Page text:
Throughout her career, West Chester’s Terri Potrako has dedicated herself to the nonprofit sector. For the past five years, she’s served as the executive director of the Volunteer English Program in Chester County, where tutors help non-English speakers on their fluency. Her hope is that such work fosters greater success and cultural integration for immigrants around the region.
MLT: Why is the Volunteer English Program so important to Chester County?
TP: Since the 2010 census, Chester County has exploded with a diverse population. We have over 8,000 reported people who don’t speak English well. It’s important they learn English to reduce their isolation and potential exploitation. They’re very vulnerable individuals. Without understanding those speaking around them, they can’t call emergency services or access domestic services or healthcare—fundamental areas we take for granted.
MLT: How does VEP work?
TP: We schedule people for one-on-one interviews with our program staff in our West Chester office; we also mobilize if the individual doesn’t have a car or access to transportation. Our volunteers undergo nine-hour training workshops. They conduct a first lesson plan and establish a time to meet [people] in the community. All of our work is non-classroom.
MLT: Where do your adult learners come from?
TP: We have 50 countries and 11 regions of the world represented, and 37 different languages spoken. Right now, Spanish is common, but it’s not our only language. A third of our students come from the Pacific Rim—Chinese, Vietnamese and Korean are common. We also have people from Europe, North Africa and the Middle East.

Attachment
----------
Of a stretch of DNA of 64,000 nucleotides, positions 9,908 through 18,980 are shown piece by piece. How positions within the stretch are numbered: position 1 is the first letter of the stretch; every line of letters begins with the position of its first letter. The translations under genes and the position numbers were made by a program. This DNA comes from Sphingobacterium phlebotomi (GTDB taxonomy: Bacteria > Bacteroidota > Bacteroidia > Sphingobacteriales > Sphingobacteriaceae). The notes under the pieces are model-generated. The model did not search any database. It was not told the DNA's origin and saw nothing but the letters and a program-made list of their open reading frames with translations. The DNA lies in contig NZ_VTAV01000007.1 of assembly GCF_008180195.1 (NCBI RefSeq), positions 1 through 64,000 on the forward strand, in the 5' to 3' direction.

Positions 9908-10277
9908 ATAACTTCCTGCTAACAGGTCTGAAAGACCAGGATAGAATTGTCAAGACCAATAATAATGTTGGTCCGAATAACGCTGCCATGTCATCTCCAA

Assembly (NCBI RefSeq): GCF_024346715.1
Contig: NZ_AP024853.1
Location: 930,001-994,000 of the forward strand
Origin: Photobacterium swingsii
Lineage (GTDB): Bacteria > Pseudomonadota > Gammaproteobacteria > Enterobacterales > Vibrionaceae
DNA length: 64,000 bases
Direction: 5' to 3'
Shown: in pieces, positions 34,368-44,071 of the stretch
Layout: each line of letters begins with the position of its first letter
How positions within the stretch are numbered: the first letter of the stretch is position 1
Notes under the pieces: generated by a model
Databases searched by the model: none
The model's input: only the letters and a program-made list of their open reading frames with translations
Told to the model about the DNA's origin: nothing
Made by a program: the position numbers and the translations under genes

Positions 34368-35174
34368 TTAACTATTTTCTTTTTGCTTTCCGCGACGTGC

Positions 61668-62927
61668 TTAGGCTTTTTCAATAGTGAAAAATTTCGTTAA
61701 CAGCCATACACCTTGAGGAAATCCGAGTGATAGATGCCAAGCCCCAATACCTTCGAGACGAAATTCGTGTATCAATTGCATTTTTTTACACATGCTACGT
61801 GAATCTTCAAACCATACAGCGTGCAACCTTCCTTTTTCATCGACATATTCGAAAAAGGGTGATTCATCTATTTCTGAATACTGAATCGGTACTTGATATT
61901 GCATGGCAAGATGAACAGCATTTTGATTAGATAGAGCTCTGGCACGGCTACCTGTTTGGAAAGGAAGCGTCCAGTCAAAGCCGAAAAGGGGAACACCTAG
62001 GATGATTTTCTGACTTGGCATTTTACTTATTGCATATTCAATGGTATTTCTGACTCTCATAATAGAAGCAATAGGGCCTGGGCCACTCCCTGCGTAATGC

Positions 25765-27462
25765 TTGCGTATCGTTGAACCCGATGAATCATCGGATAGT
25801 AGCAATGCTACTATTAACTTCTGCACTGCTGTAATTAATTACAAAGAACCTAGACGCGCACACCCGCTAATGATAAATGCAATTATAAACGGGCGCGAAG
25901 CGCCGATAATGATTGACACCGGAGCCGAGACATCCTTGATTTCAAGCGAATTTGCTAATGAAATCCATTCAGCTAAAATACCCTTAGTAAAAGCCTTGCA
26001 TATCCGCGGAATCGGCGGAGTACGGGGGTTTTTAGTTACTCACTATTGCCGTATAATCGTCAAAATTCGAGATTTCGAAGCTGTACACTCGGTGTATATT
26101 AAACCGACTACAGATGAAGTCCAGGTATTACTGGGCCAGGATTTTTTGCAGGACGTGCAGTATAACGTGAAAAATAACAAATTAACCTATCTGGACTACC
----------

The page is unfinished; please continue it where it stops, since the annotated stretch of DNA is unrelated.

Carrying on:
MLT: What sparked your interest in this work?
TP: I’m the third-generation child of an immigrant family that, fortunately, came from Ireland. But not all immigrant families were welcomed back in the day. Social justice and advocacy was part of my training, and it’s what I aspire to.
MLT: Did your background in healthcare and social work have any influence?
TP: After 27 years as a nursing administrator in geriatrics, what I found is that my senior residents, caregivers and nurses were often immigrants. Having English, I understood the words critical to making sure that medications and the directions from the physicians were correct, and I also had the compassion and understanding of my Korean and German patients.
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